The space/obstacle combination analysis portion **17** analyzes in the model created by the space/obstacle combination model creation portion **15**. Here, combining the viscosity equation 18 with a conservation equation directed to a shape simplified as porous media, numerical analysis is performed by a finite difference method or a finite element method, and temperature, pressure, velocity, viscosity, a position of flow front and the like in the 3-dimensional directions are computed.

The space/obstacle combination analysis portion **17** is directed to a flow path shape in which holes having the same cross-sectional shape are regularly provided in the 3-dimensional directions, respectively, as porous media, and boundary conditions of the conservation equations are much simplified, thus a computational time can be largely shortened.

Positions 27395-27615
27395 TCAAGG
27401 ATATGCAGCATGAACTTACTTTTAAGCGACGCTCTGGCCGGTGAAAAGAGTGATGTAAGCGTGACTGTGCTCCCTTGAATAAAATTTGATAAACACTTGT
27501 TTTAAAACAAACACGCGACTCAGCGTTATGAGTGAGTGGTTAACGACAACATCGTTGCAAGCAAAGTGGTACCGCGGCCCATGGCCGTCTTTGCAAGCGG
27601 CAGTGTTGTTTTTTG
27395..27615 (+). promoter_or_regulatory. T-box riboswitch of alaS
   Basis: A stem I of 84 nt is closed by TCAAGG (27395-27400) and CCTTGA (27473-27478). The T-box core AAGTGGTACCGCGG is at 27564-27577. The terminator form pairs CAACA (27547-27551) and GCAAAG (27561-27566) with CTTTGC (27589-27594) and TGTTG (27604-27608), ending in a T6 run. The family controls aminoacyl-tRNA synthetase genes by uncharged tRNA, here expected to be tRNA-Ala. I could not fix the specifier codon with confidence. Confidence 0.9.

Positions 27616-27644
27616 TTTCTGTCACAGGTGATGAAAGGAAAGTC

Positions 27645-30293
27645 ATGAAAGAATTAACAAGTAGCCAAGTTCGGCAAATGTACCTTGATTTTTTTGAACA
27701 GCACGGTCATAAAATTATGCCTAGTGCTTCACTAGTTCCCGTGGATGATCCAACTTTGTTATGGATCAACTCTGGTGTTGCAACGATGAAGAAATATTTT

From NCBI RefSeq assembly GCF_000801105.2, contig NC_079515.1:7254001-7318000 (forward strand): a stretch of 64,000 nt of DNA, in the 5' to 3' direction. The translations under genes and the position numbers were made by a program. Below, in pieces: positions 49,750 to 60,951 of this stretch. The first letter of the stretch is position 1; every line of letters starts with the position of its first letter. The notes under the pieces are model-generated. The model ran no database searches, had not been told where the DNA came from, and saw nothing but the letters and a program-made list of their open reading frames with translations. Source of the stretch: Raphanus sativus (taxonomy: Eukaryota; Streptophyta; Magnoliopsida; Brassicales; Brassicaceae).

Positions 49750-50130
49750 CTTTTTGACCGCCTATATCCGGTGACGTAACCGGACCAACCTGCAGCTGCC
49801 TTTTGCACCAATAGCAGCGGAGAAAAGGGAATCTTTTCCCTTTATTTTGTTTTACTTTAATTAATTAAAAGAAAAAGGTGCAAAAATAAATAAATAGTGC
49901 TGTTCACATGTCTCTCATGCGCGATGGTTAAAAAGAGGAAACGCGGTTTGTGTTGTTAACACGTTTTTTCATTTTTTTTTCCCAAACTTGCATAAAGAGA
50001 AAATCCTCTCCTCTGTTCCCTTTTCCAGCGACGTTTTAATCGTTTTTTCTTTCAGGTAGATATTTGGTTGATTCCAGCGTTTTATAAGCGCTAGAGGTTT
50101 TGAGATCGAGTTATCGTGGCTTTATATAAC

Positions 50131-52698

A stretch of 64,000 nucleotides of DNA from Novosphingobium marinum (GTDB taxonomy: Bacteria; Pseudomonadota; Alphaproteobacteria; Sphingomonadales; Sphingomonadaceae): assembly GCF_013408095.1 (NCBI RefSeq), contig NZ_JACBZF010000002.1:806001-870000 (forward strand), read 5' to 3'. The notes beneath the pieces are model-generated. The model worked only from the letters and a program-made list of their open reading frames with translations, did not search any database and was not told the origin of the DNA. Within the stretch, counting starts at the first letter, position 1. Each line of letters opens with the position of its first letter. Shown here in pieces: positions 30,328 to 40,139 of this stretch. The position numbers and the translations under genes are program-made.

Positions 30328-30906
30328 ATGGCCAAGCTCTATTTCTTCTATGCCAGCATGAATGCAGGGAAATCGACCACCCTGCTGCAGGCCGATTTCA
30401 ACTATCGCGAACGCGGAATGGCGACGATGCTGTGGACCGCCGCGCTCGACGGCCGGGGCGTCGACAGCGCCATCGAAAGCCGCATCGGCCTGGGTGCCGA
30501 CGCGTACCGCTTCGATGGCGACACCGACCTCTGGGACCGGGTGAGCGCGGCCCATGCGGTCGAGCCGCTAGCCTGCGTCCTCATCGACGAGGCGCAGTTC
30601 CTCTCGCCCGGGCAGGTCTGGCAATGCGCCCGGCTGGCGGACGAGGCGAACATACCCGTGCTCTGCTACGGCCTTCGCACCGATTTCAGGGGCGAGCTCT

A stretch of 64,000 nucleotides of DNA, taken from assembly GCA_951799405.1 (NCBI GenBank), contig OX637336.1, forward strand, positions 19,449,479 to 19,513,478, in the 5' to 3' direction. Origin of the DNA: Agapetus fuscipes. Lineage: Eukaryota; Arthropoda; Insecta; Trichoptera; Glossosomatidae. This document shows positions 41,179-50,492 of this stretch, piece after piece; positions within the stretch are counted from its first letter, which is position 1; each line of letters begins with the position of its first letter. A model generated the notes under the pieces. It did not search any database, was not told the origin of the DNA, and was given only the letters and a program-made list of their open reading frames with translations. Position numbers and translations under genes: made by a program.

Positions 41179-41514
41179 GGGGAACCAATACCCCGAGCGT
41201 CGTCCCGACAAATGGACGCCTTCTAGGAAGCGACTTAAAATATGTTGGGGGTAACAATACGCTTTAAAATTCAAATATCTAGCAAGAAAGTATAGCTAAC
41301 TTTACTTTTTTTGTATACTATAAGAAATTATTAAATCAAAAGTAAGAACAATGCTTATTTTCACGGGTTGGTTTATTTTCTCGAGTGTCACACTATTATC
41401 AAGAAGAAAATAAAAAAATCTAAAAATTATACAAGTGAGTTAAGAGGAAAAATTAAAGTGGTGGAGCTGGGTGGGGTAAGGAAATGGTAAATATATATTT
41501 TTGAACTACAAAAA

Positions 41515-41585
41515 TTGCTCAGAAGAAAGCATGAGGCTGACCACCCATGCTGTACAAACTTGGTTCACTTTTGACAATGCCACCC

The space/obstacle separation analysis portion **16** and the space/obstacle combination analysis portion **17** exchange information **20** between them, which information **20** is of physical properties in an interface between the models that are the analysis regions for them, respectively, and created by the space/obstacle separation model creation portion **14** and the space/obstacle combination model creation portion **15**, and based on the information **20**, an updated state in each of the regions continues to be analyzed.

The design support system configured as described above can be provided in a manner that, in a general computer system including, for example as shown in FIG. 2, a CPU **21**, a memory **22**, an external memory unit **23** such as an HDD, a reader **25** for reading out information from a portable storage medium **24** such as a CD-ROM or a DVD-ROM, an input device **26** such as a keyboard and a mouse, a display unit **27** such as a CRT or an LCD, and a communication device **28** for communicating on a network such as the Internet, the CPU **21** executes a predetermined program loaded into the memory **22** (a 3D-CAD, CAM or CAE program for implementing the model creation portion **12**, and a 3-dimensional flow analysis program for implementing the thermosets flow analysis portion **13**).